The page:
Pointing Fingers... And Naming Names
On to the music, starting with Dave's Thad Jones / Mel Lewis-style flag-waver, "Full House," which showcases, in order, saxophonists Lange, Holford, Marshall and Ralph Lalama at their blazing best. Jimmy McHugh's ballad "Where Are You" is recast into a bright samba whose soloists are Mosca, Carubia (flugel), Pietro (soprano) and Dave Lalama. Sandwiched between Dave's second composition, "No Evidence" (a fusion of the standard "There Is No Greater Love" and Thelonious Monk's "Evidence") and his third, the sunny calypso "St. Thelonious," are time-honored classics by Charles Mingus ("Duke Ellington's Sound of Love"), Joe Henderson ("Inner Urge"), Sonny Rollins ("Pent-Up House") and James Moody ("Moody's Mood for Love," on which brass and winds swap graceful solis). Oscar Pettiford's buoyant "Tricotism," a vehicle for bassist Coco (and the trombone section), is dedicated to the memory of Coco's teacher at Hofstra, the late Robert Bowen III, while the mercurial "The Song Isn't You" was written by Dave Lalama for the Buddy Rich Band as a showpiece for brother Ralph and trumpeter Drewes who step forward to reprise their original starring roles.
Lange's lyrical baritone is front and center on Jimmy Rowles' ballad "The Peacocks," Chiarello's supple trombone and Pietro's burnished alto on Lalama's groovy "Blues For . . ." The session ends on a salutary note with Lalama's picturesque "Evansville," a ""bonus track" earmarked as an "expression of gratitude" to Bill Evans on which Dave's shimmering piano is the focal point. It's a splendid way to wrap up a superlative album, one that pleases from start to finish, thanks to Dave Lalama, the Hofstra faculty and alumni, and their invited guests (not least brother Ralph).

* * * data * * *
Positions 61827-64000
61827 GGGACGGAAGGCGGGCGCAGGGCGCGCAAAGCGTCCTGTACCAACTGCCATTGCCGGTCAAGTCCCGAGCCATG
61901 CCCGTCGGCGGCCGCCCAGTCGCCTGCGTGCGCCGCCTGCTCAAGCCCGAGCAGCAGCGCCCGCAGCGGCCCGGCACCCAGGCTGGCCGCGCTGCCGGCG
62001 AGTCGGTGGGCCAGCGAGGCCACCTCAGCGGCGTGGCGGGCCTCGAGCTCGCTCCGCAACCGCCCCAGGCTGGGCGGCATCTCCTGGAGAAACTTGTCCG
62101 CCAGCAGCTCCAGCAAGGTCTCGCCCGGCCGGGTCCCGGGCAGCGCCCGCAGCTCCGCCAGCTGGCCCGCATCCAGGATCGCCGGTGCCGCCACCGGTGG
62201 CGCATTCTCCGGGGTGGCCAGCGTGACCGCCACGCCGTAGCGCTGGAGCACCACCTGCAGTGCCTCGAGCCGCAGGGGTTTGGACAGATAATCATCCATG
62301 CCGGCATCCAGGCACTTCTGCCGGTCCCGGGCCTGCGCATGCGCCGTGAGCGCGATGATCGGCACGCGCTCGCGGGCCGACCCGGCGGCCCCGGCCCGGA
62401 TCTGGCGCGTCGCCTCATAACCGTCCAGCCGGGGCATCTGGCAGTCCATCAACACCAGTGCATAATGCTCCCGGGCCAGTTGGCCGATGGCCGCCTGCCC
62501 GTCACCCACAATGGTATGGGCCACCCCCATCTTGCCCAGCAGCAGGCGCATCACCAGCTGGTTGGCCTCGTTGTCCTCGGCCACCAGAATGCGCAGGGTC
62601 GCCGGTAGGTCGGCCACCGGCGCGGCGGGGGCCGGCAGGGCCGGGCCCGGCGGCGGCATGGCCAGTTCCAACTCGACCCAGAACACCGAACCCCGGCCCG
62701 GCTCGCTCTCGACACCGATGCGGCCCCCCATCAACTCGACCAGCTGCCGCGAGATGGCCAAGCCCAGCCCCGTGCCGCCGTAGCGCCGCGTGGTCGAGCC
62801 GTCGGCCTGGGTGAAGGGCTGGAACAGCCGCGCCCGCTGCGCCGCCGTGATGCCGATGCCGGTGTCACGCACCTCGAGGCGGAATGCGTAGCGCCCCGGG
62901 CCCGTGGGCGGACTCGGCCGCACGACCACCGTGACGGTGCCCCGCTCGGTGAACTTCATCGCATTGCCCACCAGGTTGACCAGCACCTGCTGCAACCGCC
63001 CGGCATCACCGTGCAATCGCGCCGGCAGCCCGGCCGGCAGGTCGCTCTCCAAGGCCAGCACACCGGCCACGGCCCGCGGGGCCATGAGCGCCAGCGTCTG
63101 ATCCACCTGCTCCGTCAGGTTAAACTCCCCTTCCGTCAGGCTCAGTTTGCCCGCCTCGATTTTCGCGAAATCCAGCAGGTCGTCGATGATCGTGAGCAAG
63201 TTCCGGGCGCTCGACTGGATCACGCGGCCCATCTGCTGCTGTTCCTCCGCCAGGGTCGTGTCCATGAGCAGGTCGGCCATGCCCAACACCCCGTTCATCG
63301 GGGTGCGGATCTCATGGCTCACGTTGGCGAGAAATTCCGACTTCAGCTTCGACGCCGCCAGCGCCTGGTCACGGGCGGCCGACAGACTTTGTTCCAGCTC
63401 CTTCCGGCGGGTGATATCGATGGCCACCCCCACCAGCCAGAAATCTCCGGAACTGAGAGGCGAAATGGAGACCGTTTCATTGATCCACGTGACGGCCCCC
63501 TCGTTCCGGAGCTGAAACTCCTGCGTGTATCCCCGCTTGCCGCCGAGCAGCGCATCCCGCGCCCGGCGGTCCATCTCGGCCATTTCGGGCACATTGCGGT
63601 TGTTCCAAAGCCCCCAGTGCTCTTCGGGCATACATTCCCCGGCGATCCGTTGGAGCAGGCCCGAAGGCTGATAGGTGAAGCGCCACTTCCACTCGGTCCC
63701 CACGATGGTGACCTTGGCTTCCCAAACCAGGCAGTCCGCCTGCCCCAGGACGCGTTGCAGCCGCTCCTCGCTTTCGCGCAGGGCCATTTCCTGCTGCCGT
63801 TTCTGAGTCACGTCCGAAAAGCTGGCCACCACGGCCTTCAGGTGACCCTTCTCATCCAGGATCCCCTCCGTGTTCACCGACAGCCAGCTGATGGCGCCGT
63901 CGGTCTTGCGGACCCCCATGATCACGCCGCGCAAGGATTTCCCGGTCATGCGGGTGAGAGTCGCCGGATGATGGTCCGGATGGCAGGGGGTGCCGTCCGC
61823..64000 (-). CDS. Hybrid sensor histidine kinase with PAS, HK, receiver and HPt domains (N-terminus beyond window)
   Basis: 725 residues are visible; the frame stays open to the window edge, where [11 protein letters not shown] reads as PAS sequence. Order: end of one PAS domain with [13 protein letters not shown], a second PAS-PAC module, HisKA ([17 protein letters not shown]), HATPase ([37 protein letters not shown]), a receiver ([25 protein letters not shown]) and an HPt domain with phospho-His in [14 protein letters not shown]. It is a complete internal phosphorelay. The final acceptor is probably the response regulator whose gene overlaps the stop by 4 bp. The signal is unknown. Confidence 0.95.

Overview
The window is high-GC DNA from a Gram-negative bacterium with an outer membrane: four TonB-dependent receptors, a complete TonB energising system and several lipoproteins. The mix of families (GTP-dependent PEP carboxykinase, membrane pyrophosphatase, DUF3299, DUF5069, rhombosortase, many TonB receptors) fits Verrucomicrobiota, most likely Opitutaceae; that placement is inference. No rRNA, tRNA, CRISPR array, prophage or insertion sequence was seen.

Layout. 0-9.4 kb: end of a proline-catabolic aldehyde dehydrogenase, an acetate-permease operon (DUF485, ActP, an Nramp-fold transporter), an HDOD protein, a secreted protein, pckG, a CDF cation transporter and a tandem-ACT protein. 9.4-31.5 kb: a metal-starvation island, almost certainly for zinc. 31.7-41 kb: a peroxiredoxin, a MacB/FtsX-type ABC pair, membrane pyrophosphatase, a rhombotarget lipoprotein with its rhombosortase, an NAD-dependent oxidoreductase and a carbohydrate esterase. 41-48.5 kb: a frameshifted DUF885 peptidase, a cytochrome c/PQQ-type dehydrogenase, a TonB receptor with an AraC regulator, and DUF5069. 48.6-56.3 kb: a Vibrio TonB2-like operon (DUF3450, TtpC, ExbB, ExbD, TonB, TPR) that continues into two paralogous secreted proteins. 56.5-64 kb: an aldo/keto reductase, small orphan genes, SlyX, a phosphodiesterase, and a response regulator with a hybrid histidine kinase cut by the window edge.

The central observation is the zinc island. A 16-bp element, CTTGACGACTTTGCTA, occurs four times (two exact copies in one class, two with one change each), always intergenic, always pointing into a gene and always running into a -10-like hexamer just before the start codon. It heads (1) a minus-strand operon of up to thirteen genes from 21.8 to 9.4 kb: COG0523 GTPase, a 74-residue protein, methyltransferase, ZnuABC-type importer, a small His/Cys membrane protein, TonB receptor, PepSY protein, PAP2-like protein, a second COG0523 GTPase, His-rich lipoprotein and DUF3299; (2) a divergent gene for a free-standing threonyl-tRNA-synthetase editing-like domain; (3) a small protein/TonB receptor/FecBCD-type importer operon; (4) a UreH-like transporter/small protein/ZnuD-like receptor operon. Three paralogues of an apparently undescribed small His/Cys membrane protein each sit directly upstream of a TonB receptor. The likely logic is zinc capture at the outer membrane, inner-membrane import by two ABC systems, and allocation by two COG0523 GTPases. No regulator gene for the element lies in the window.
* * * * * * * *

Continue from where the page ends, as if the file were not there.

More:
Joe Clark Big Band
Add Joe Clark's name to a growing line-up of bandleaders who are enlivening the music scene in Chicago that already includes Rob Parton, Orbert Davis, Tom Matta, Bill O'Connell, Ted Hogarth, Bob Lark and Dick Reynolds (whose new album is reviewed below). DePaul University alumnus Clark's debut recording is further enhanced by the presence of guest artist Jeff Hamilton at the drum set, a clear-cut advantage for any band.
Clark, who also plays trumpet (and solos persuasively on the ballad "Tenderly"), wrote three of the album's eight numbers and arranged all of them including Hamilton's sunny "Samba de Martelo," on which the guest star shines most brightly. Needless to say, the band is well-rehearsed and ready for any challenge, starting with Thelonious Monk's "Well You Needn't," which lopes along to a New Orleans-style beat behind crisp solos by Hamilton, baritone saxophonist Mark Hiebert and trumpeter Victor Garcia. "Samba de Martelo" is preceded by Clark's portentous "Red Sky" and Billy Strayhorn's plaintive "Lush Life," the last a showcase for tenor Chris Madsen with support from pianist Ryan Cohan. Guitarist Mike Pinto adds his solo voice to that of Hamilton's on "Samba."
Clark's "Free-Wheeling" is a strapping swinger with solos to match by Garcia, muted trombonist Bryant Scott and tenor Frank Anthony Bruno, "Femme Fatale" an easygoing charmer with eloquent statements by Cohan and alto Dan Nicholson. The seductive studio session ends with "Yesterday's Gardenias," a seldom-heard melody (reminiscent of "It's You or No One") that should be heard more often, whose well-knit solos are delivered courtesy of Nicholson, trumpeter BJ Cord and trombonist Tom Garling. In an area of the country that is suddenly awash in blue-chip big bands, Joe Clark has interposed an emphatic new voice that should be heard.
Music & Friends